Part of Superintendent Jason Kamras’ master plan is to implement trauma-informed practices and restorative practices throughout the district. When Mr. Kamras and Chief Schools Officer Harry Hughes talked to education professionals and people in the community about the plan, Dr. Bhagat’s name was always front and center, officials said.

Dr. Bhagat formed “Drums No Guns” in 1994, a percussion ensemble inspiring people of all backgrounds to reject gun violence through drumming, dance and drama that celebrates life.

Subsequently, Mr. Hughes hired him to envision, design and connect resources to implement trauma-informed practices and restorative practices in all 44 Richmond schools.

“Ram’s work is directly connected to RPS strategic priorities around safe, loving and nurturing schools,” Mr. Hughes said. “He is the person that will bring restorative justice to RPS and will help our teachers and administrators adopt a trauma-informed lens when dealing with students.”

This concept is not new to Dr. Bhagat.

As in many urban school districts in the nation, officials said violence is a daily part of their home lives and the neighborhood environment for many of the 24,000 students in Richmond Public Schools.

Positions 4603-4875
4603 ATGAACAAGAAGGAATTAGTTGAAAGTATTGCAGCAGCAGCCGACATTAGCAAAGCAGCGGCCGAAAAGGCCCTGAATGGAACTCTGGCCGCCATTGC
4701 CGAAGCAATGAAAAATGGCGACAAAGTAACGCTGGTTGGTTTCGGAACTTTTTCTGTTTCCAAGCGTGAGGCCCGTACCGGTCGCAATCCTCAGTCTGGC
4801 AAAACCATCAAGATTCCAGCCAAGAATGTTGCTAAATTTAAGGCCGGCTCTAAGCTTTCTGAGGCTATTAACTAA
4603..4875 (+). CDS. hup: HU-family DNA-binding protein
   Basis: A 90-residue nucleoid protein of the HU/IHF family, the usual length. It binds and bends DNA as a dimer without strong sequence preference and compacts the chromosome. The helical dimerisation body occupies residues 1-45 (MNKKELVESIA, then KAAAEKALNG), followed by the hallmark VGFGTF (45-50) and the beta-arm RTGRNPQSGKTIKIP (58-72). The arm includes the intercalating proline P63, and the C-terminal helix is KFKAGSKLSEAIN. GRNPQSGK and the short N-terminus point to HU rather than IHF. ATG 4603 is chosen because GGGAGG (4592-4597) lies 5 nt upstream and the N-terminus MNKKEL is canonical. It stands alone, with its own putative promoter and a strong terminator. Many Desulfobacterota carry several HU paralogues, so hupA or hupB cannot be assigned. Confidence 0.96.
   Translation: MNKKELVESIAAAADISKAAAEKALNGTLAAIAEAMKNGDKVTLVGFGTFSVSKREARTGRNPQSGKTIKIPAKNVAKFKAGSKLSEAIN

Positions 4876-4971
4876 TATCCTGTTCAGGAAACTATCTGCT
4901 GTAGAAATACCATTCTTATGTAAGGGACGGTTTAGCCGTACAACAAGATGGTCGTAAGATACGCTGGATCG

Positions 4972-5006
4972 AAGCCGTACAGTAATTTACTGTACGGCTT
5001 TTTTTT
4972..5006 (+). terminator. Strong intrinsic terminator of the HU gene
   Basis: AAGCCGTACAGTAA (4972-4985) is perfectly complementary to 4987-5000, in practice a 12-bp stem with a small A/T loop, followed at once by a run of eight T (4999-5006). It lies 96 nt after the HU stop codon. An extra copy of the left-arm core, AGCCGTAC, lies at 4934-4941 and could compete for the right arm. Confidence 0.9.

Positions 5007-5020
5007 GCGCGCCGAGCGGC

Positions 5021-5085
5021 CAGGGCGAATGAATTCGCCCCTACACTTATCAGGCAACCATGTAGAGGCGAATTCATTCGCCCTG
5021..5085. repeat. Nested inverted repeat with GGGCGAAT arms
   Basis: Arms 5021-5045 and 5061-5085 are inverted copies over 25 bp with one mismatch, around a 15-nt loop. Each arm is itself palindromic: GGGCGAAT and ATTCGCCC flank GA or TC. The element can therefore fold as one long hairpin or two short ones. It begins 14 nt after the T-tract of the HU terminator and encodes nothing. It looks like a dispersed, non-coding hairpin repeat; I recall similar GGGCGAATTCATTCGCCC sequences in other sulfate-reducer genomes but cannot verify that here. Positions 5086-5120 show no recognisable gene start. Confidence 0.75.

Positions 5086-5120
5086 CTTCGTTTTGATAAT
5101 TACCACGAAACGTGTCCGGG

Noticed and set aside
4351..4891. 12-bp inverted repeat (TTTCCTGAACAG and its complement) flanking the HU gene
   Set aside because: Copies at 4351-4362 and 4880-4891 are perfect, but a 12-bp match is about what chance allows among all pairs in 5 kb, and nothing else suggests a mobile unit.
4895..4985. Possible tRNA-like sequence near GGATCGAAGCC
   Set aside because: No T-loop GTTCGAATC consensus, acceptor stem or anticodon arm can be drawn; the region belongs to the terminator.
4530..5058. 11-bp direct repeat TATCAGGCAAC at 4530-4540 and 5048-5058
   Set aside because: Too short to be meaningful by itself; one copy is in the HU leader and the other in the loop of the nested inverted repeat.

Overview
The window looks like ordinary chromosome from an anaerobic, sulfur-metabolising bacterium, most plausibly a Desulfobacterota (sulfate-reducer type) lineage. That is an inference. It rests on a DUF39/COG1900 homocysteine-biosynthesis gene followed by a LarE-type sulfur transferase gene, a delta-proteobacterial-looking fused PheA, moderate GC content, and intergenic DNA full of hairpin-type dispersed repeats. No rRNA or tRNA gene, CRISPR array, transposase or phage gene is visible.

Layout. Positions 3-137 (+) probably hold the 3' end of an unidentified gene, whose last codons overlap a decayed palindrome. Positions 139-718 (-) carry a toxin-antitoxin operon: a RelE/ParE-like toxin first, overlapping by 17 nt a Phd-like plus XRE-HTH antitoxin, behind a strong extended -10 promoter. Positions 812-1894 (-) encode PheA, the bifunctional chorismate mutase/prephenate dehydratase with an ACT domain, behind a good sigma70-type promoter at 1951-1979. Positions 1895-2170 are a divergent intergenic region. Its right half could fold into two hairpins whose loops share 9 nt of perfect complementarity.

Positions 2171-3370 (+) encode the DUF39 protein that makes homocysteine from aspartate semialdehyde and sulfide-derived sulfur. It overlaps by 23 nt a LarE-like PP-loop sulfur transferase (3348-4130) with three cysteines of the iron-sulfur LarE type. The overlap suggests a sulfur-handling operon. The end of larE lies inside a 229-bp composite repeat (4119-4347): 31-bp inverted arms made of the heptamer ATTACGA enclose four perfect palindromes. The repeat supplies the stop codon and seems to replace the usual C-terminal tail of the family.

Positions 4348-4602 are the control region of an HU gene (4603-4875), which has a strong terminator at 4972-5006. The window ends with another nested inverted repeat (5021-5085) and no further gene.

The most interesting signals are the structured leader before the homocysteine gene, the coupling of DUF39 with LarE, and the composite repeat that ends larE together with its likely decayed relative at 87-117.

“Trauma and toxic stress, poor nutrition and other health indicators have a direct impact on learning,” Dr. Bhagat said. “It is biological, emotional, spiritual and definitely physical. What we are going to do in RPS is to create a culture of safe and nurturing schools, a culture of healthy relationships” and teachers and staff who are responsive and sensitive.

These shifts in climate and culture are keys for improving academic performance while eliminating school-to-prison pipeline, officials said.

The pilot program also will rely on community connections. Already in place are partnerships with Greater Richmond S.C.A.N., whose mission is to prevent and treat child abuse and neglect; Child Savers, which offers mental health services and tries to establish positive bonds between children and parents; and the Robins Foundation, which is funding the Richmond Resiliency Project that is designed to help students and teachers in East End schools to overcome the impact of childhood trauma.

Technical support will come from Virginia Commonwealth University’s School of Education and Eastern Mennonite University’s Center for Justice and Peace Building, Dr. Bhagat said.

Also helping is Initiatives of Change, a diverse network of people with an 80-year track record of peace building, conflict transformation and forging partnerships across divides of race, class, religion and politics.

“They will be helping me in terms of project management,” Dr. Bhagat added.

As a measure of success, RPS will look at how the restorative justice programs impact school culture and climate in terms of student attendance and suspensions. During the 2017-18 school year, nearly 5,000 RPS students missed 18 or more days from school and a collective more than 31,000 days of suspensions.

Mr. Kamras summed up the importance of having new manager of School Climate and Culture Strategy: “We needed someone who is a leader with a strong network in this work. Dr. Bhagat wakes up every morning with his life’s mission of making the Richmond Restorative Justice Project live and breathe in our system.”